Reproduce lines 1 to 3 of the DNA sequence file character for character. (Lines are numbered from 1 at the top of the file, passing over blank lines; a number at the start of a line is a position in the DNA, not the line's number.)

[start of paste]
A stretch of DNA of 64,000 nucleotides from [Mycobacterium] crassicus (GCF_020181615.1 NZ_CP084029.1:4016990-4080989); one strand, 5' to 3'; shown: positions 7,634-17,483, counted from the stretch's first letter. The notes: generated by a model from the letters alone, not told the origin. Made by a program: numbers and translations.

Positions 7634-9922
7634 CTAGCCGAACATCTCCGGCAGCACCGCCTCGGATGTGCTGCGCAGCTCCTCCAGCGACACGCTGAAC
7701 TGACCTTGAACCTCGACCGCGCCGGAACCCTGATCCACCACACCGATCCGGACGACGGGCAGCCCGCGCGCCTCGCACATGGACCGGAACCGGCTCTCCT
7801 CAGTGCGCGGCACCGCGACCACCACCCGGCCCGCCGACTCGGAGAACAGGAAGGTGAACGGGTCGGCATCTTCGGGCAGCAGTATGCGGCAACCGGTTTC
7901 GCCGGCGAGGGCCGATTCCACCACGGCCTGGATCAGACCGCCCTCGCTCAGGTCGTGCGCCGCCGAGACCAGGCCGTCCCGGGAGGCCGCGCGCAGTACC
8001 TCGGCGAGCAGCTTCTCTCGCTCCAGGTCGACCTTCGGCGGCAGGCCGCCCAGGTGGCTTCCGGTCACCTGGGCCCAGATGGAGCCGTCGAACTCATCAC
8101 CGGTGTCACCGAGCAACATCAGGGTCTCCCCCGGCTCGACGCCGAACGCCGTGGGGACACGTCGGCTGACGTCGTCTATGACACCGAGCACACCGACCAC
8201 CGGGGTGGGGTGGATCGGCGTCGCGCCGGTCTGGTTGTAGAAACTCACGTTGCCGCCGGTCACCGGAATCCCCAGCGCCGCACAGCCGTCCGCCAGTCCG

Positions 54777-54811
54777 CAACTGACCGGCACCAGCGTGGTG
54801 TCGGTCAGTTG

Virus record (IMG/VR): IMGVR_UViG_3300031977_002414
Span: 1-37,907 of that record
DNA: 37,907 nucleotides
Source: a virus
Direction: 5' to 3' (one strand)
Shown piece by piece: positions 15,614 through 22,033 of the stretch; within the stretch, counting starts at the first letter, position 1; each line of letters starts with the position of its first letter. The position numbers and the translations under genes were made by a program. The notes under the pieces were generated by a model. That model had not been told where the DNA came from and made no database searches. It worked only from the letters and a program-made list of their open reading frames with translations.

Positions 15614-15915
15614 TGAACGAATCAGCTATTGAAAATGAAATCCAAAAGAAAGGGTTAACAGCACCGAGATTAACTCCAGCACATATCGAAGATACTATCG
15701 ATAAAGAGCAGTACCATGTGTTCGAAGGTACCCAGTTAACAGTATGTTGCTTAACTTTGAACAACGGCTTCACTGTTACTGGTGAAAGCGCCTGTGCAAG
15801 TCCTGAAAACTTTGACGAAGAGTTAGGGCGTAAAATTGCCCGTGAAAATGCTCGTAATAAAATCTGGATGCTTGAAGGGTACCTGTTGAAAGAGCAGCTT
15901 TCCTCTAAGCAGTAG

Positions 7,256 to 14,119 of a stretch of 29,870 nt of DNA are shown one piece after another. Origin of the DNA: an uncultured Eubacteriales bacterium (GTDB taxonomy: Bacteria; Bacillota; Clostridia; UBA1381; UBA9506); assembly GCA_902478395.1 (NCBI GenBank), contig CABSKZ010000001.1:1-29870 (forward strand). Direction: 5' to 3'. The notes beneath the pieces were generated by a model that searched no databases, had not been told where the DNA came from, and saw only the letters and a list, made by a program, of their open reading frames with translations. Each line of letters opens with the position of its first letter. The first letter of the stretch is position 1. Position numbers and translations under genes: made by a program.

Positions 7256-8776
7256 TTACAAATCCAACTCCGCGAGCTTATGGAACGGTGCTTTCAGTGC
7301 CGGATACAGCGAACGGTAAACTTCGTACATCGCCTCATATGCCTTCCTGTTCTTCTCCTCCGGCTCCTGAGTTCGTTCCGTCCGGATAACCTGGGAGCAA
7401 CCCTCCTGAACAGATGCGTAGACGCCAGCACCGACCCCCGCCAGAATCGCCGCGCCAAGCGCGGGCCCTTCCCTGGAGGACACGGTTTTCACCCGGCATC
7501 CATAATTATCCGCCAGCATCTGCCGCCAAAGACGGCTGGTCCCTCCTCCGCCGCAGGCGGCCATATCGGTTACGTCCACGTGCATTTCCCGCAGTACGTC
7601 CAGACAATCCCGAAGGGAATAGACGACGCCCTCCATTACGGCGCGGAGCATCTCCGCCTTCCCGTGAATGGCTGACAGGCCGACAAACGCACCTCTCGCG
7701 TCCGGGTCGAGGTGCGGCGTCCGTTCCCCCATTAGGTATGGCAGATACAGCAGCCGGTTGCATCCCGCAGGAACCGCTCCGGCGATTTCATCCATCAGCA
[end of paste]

A stretch of DNA of 64,000 nucleotides from [Mycobacterium] crassicus (GCF_020181615.1 NZ_CP084029.1:4016990-4080989); one strand, 5' to 3'; shown: positions 7,634-17,483, counted from the stretch's first letter. The notes: generated by a model from the letters alone, not told the origin. Made by a program: numbers and translations.

Positions 7634-9922
7634 CTAGCCGAACATCTCCGGCAGCACCGCCTCGGATGTGCTGCGCAGCTCCTCCAGCGACACGCTGAAC